Nursing: Are we facing a trade-off?
Nurses are not happy. In fact, Royal College of Nursing general secretary Peter Carter says he has "never seen them so angry".
This much was plain before their annual conference even got under way in Liverpool this week.
At 08:15 on Monday, more than 200 gathered around the Ferris wheel on the city's redeveloped Albert Dock.
As they marched the 100m to the conference centre on the banks of the Mersey the message was clear. "What do we want? More pay. When do we want it? Now," they chanted.
One of the protesters was chemotherapy nurse Laura Falconer. She says the profession is at the "end of its tether".
The source of their anger is obvious. In March, the government in England announced it would not grant an across-the-board 1% pay rise as recommended by the independent pay review body.
Instead, ministers have said they will only give that to those who do not get progression-in-the-job rises, which half of nurses get and are worth more than 3% on average.
The common complaint in Liverpool is that the government is intent on running down the profession.
But is that really true? After all, the government line is that it is investing in the profession.
As always the reality is not black and white. When the coalition came to power, the nurse workforce started shrinking.
The numbers of nurses, midwives and health visitors (in terms of full-time equivalents) fell by more than 3,000 between February 2010 and February 2012 to just over 308,000.
But the trend has now been reversed as the public inquiry into the Stafford Hospital scandal has made clear that nurse-to-patient ratios are a priority.
The latest data for February 2014 shows that there are more than 314,000 nurses employed - meaning the numbers lost in the two years previously have been replaced twice over.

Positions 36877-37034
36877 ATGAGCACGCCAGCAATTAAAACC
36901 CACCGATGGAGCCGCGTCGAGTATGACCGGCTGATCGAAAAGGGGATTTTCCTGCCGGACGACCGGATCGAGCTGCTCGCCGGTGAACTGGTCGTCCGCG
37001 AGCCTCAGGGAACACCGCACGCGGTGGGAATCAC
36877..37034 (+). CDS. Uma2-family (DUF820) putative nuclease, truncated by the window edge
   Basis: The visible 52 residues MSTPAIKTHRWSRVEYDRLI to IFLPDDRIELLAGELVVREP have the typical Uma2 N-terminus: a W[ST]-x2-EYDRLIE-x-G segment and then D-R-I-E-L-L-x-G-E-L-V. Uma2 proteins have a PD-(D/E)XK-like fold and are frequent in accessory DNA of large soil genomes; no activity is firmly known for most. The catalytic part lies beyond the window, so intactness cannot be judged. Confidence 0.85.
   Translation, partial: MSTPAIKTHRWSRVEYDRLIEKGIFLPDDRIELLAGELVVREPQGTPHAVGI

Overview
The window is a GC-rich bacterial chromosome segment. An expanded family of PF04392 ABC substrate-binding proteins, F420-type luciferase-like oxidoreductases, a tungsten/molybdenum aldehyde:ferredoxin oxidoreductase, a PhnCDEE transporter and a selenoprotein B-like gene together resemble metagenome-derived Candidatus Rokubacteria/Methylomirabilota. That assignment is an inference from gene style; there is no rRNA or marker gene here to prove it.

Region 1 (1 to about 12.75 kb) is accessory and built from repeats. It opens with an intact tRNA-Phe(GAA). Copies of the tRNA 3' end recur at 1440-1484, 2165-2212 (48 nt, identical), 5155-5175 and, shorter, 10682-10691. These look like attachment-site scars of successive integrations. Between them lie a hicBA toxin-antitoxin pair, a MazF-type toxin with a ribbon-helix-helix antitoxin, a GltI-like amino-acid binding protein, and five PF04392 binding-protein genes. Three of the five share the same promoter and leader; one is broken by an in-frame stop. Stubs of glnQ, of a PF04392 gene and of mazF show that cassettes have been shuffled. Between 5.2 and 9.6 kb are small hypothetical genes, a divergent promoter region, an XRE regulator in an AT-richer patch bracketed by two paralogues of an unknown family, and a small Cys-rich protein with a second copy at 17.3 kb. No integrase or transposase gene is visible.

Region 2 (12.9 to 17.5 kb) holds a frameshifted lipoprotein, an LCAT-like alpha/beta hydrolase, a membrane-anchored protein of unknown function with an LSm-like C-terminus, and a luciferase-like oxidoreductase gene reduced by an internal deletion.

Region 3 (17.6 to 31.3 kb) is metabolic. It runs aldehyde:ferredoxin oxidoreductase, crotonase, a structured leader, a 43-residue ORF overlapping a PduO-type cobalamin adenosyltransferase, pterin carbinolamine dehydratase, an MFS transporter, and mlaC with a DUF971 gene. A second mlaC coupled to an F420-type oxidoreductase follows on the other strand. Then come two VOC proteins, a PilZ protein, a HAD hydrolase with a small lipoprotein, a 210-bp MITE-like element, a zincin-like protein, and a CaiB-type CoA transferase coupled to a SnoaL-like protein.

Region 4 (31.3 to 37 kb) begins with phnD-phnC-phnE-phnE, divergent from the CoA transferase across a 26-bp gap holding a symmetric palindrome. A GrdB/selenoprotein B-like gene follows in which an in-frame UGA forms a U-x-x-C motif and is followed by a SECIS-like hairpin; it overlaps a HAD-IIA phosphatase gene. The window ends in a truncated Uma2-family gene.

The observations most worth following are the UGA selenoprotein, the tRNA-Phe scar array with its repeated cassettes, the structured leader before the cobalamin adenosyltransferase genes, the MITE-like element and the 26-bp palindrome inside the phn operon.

Hospitals are now expected to routinely monitor staffing levels on wards and act when they fall below what is considered safe.
But that does not mean the NHS now has enough nurses.
According to the latest Nurse Supply and Demand Survey of NHS trusts, which is carried out by NHS Employers and Health Education England, 10% of posts are vacant.
This is not because the NHS doesn't want to recruit. Most trusts are reporting they do. Instead, they are struggling to find the nurses they want.
|Nurse pay and roles|
|Band||Pay range||Typical role|
|5||£21,478-£27,901||Entry level nurse or midwife|
|6||£25,783 - £34,530||Staff nurse, such as theatre nurse|
|7||£30,764 - £40,558||Senior nurse, such as ward sister / team leader|
|8||£39,239 - £81,618||Nurse consultant or matron|
That raises the question: why?
What is noticeable about the hardest-to-fill vacancies is that they are in arguably the most high-pressure environments in hospital: A&E, intensive care and neonates.
But these posts are not being offered with high salaries.
Instead, what the survey shows, is that they are band five and six positions - the two lowest grades for nurses. Salaries for these posts range between the starting salary of just over £21,000 to £34,500, compared with up to £81,000 that band eights can earn.
RCN head of policy Howard Catton believes this is a sign of the NHS trying to downgrade nurses: "They want to get highly skilled nurses for less. Is that really fair?"
This theory is supported by research published by the RCN in March which showed the number of band eight nurses had fallen by 11% in three years, while band sevens by 4.5%.
If this is true, it marks a shift in emphasis. For the last decade, if not more, the trend has been to increase nurses' skills. They have taken on extra roles from prescribing to diagnosing. In effect, some became mini-doctors.
This was done with the aim of freeing up the real doctors to concentrate on the more specialised areas of care.
With money so tight, it has now perhaps become a trade-off: do we want more nurses or better paid ones?